Microsoft Windows Lies Between Scylla And Charybdis

| About: Microsoft Corporation (MSFT)

I had advised readers to sell Microsoft (NASDAQ:MSFT) after the stock posted high double digit gains last month. The article received a fair amount of criticism because it was published just before MSFT released good quarterly results, making the stock jump up. However, my call was based more on the medium and long term strategic trends, which are turning quite adverse for Microsoft. The nice cash flows and earnings that MSFT currently shows is obscuring the major long term issues that the company faces from its major competitors Google (NASDAQ:GOOG) and Apple (NASDAQ:AAPL).

Microsoft has missed the mobile trend in the last 5 years and has come very late to the party. The company was forced to buy Nokia (NYSE:NOK), as the Finnish company was looking to switch to Android. Now Microsoft may even look to make Windows free for other smartphone OEMs. This will be a huge blow for Microsoft, in my view, if it takes this step. It will show that Microsoft has lost the OS battle to Google, as I don't think that MSFT will be able to sell Windows for money again. The company seems a bit overvalued to me at the moment and does not seem to offer any upside. I would look to sell my MSFT stock and look for better opportunities in the technology space.

Google has made Microsoft a victim of its own "free" strategy

Google has made Microsoft a victim of its own free strategy. The Seattle giant cleverly used this strategy to browbeat small competitors during the 1990s and 2000s. It used to copy new software innovations and give it out for free, effectively killing the competition. Netscape was the most famous victim of this strategy. The internet browser market had exploded after Netscape was introduced. Microsoft-- smelling a potential competitor to its software dominance-- started giving Internet explorer for free, killing the small company. Note that Internet explorer had a dominant position in the browser market before better free browsers such as Mozilla, Opera and Chrome started taking market share away from Microsoft's inferior product.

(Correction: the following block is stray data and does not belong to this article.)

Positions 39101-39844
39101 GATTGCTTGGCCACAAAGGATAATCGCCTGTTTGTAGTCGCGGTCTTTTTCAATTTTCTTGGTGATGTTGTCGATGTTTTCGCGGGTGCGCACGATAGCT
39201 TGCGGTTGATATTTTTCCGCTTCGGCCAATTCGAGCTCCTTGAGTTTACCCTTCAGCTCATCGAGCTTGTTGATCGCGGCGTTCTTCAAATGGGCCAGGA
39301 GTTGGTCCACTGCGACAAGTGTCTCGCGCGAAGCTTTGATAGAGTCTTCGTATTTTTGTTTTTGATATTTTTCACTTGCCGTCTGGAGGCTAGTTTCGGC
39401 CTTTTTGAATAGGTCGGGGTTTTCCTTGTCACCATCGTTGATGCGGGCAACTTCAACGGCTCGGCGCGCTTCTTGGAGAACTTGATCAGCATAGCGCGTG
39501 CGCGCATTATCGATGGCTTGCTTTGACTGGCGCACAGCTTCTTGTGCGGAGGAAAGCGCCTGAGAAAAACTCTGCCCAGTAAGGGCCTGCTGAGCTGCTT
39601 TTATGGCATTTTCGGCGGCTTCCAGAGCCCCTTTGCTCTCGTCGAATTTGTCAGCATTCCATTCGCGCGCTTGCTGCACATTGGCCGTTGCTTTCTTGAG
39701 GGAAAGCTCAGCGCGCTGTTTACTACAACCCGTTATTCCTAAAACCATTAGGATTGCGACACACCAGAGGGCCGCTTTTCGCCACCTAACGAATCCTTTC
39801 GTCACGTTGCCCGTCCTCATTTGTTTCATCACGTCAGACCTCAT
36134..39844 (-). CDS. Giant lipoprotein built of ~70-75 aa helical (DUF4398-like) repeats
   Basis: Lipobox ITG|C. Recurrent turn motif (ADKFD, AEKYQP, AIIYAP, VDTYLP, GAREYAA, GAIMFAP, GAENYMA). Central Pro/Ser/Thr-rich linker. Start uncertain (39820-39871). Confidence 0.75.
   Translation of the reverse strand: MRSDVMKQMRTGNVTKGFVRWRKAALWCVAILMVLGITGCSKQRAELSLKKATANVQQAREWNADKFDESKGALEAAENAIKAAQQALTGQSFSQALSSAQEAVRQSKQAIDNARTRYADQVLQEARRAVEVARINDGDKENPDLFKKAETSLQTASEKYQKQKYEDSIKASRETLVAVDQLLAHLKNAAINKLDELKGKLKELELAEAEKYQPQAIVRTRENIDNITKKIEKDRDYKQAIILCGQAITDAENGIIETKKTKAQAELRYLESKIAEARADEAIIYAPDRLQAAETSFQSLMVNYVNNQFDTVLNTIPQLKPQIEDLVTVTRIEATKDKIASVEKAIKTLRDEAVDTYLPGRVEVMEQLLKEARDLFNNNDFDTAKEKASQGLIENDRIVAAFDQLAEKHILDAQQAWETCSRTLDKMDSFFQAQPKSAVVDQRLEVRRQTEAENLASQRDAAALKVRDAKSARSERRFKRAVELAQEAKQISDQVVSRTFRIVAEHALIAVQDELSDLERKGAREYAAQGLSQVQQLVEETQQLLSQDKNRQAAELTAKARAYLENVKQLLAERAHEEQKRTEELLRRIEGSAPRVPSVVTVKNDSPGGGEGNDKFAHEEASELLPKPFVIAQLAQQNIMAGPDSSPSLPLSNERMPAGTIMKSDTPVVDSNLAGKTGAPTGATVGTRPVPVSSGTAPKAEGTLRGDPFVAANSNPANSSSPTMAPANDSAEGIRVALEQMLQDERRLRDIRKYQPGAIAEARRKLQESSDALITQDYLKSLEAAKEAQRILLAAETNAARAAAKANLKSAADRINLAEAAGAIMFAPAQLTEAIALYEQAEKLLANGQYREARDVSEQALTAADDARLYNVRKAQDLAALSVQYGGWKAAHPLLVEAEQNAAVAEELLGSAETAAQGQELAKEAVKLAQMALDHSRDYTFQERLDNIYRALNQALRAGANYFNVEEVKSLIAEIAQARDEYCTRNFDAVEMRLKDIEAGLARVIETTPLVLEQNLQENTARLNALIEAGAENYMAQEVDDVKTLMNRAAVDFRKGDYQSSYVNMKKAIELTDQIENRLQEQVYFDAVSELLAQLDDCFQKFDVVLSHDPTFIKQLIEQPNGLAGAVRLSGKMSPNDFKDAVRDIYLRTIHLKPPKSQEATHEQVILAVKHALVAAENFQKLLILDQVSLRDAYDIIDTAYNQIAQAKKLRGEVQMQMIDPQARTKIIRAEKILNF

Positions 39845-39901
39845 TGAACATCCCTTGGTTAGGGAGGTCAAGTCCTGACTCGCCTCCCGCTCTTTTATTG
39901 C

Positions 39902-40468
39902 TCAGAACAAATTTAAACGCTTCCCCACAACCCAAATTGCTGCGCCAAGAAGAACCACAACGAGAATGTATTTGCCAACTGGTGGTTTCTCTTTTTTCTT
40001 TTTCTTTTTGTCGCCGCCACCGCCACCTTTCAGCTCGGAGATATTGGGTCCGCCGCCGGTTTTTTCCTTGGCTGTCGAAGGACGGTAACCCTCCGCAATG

Google has very cleverly copied this strategy and introduced numerous software products taking direct aim at Microsoft. The company launched new products for email, browsers and even operating systems and gave it away for free. Google was able to subsidize these products from the massive cash flows being generated by its search ad business. Microsoft has no answer to this free software. If the company started matching the "free" strategy in these software, then its financials would completely collapse.

Android becomes the first giant killer Google software

While Google has developed a number of software products that are leaders in their fields such as Gmail, Google Maps etc., Android is the software that threatens Microsoft the most. Android has captured more than 80% of the global mobile OS market and continues to increase its marketshare, despite its already large base. With the unit shipments of tablets and smartphones far exceeding that of PCs and laptops, Android has become the dominant computing OS. PCs/ laptops are on a secular downtrend and Microsoft is losing marketshare in the computing OS market continuously. Microsoft realized the dangers only a couple of years ago and introduced the Windows Phone OS, targeting the smartphone market. However, MSFT has not got much success till date. Its tablet Surface was an unmitigated disaster costing Ballmer his job, while nobody is producing Windows smartphones in decent volumes except for Nokia. Windows is the glue which holds the whole MSFT ecosystem together. It is pretty certain that Microsoft will lose substantial revenues from the sales of its Office suite and Server division as Windows shrinks.

Microsoft Windows Lies Between Scylla And Charybdis

There has been a rumor that MSFT is considering giving away Windows Phone and Windows RT for free. If this rumor proves true, then it will indicate that MSFT has capitulated in its fight against Google. When customers start getting Windows for free on their smartphones, why would they pay for Windows on laptops and desktops? It might make more sense to use their free Windows phone OS to connect to a bigger screen (through a HDMI cable) and use most of the features of Windows for desktops for free.